A multifilament continuous glass fiber strand may be fabricated by the gathering together of a plurality of individual filaments 20 (FIG. 2) each of which is formed by cooling a stream of glass which flows through a minute orifice in the bottom of a glass mclter or supply tank 21. The filaments 20 are gathered together by being led over a gathering shoe 22 and into the bite between the peripheries of a pair of high speed pulling wheels 23. The shoe 22 may also serve as an applicator for coating the filaments 20 with a suitable size, lubricant or other liquid material which may be dripped down to the shoe from a supply tank 24. When the individual filaments 20 are gathered together by the shoe 22 they comprise a multifilament strand 25 which is projected by the pulling wheels 23 along a linear path and at a high velocity, say in the order of 10,000 feet per minute.

In FIG. 1 such a strand 25 is shown as being projected downwardly at one side of a conveyor or moving sheet 26 which is guided and driven along a horizontal path or over a horizontal table by means of a roller 27 motivated by a conveyor drive generally indicated at 28.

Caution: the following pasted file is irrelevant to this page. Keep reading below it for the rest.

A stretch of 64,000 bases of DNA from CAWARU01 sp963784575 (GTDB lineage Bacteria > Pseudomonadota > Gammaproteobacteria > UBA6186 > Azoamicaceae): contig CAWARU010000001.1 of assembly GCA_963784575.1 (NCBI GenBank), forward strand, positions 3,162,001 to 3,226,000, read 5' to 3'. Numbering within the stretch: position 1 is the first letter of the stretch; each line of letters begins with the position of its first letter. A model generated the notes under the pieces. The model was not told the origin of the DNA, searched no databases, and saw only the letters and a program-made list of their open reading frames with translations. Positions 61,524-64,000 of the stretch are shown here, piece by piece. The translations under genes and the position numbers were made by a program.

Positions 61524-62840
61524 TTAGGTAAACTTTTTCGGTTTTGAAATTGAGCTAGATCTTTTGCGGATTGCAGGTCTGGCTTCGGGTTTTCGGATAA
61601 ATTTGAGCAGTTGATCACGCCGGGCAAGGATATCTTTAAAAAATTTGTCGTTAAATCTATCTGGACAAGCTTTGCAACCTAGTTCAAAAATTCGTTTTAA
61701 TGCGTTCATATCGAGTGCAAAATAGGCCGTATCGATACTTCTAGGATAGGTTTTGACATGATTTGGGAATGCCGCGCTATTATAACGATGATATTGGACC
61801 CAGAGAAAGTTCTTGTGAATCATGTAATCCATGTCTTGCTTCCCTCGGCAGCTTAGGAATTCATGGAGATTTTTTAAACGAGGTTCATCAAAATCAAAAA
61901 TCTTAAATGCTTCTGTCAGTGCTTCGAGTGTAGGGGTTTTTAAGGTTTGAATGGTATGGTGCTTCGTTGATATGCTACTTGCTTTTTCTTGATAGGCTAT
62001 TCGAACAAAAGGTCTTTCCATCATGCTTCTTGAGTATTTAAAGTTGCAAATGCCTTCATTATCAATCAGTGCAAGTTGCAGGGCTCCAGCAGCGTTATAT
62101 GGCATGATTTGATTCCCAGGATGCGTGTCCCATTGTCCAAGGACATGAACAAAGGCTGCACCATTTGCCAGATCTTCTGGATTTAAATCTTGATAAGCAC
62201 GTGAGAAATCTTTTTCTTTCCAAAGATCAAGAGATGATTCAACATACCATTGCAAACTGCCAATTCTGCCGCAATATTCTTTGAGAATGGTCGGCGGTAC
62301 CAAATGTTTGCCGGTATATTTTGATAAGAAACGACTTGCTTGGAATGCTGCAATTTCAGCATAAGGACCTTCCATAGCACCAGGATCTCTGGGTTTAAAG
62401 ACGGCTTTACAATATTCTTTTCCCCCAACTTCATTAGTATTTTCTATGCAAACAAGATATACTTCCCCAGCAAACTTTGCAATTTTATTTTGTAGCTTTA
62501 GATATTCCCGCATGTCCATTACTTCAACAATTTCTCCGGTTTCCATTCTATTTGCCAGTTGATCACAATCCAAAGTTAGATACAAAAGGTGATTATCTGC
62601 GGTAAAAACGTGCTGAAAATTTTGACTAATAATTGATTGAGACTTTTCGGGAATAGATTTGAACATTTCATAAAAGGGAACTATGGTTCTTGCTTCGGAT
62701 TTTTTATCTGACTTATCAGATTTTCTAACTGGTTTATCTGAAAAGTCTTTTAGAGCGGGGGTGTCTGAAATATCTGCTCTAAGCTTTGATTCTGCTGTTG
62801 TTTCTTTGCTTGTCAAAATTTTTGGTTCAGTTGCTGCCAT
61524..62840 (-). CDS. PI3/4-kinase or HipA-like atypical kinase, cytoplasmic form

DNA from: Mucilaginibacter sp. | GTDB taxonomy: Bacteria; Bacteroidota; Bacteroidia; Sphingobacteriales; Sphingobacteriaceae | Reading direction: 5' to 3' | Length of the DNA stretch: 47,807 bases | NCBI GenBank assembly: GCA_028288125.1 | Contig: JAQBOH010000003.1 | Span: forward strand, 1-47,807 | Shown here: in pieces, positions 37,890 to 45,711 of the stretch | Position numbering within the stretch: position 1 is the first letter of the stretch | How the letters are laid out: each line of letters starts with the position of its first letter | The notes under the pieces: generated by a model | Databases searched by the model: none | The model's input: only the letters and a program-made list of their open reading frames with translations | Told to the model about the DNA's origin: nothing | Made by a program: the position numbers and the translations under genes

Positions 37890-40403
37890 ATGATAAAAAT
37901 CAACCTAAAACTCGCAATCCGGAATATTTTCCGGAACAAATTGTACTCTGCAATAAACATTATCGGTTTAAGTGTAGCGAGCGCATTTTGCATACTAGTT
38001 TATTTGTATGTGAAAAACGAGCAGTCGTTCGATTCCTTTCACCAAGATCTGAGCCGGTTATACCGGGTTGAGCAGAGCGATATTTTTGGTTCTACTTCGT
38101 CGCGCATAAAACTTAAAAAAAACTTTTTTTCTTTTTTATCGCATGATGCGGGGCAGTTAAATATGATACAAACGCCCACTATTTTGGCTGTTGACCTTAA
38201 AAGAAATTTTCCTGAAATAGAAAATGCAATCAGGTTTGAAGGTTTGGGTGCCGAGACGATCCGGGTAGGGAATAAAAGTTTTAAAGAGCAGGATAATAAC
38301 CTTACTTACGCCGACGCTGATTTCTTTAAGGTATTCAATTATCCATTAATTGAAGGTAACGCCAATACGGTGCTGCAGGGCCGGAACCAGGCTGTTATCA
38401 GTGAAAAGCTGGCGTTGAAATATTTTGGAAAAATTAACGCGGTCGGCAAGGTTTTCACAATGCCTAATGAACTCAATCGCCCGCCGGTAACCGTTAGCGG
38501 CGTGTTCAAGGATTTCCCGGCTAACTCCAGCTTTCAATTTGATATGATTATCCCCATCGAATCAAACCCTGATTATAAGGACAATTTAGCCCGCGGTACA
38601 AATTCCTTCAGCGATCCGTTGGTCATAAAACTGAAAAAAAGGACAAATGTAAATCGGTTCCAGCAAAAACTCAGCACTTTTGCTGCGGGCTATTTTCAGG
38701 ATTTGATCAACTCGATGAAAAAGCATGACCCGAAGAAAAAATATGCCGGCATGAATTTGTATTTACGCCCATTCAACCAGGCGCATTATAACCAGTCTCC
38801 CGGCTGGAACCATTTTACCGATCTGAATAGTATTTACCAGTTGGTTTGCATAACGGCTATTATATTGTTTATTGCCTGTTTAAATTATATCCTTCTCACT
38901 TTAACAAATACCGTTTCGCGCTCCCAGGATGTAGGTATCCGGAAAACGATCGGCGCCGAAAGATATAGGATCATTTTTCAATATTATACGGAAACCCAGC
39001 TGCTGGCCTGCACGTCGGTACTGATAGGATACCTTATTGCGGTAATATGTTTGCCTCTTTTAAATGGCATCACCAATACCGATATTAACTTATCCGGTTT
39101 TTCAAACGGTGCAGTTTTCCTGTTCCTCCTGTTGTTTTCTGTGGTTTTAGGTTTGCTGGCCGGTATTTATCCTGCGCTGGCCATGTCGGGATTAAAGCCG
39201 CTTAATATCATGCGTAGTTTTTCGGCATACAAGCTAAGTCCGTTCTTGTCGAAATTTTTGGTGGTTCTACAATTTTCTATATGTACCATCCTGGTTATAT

The strand 25 is projected downwardly along a vertical path leading to the apex of a pair of air jets fed from nozzles 29 and 30 (see also FIG. 3). The nozzles 29 and 30 are connected by suitable pipes 31 to a valve housing 32 in which is located a valve that is rotated by a motor and pulley generally indicated at 33. Air under pressure is fed to the valve housing 32 by an air supply line 34. The valve in the housing 32 (shown in detail in FIGS. -7 to be described below) is so designed that it alternately connects the two nozzles 29 and 30 to the air supply so that putfs or short jets of air are emitted alternatively from the two nozzles 29 and 30.

In FIGS. 1 and 3 the strand 25 is shown as having a configuration which it assumes almost immediately after the supply of air jetting from the nozzle 30 has been cut off and the supply of air jetting from the nozzle 29 has started. The pressure of the air emitted from the nozzles 29 and 30 is such that it laterally deflects the continuous strand 25 horizontally across the conveyor 26 along a pathway determined by the direction in which the nozzle 29 or 30 is aimed. In FIGS. 1 and 3 a loop indicated at 35 is illustrated as being blown diagonally across the conveyor 26 in the direction of movement of the conveyor 26'.

The next preceding loop 36 extends diagonally across the conveyor 26 in a direction opposite to its direction of movement and was formed by the next preceding jet emitted from the nozzle 30. Similarly by alternating air to the nozzles 29 and 30, loops of strand are led diagonally across the conveyor 26 at 90 to each other and at 45 to the direction of movement of the conveyor 26.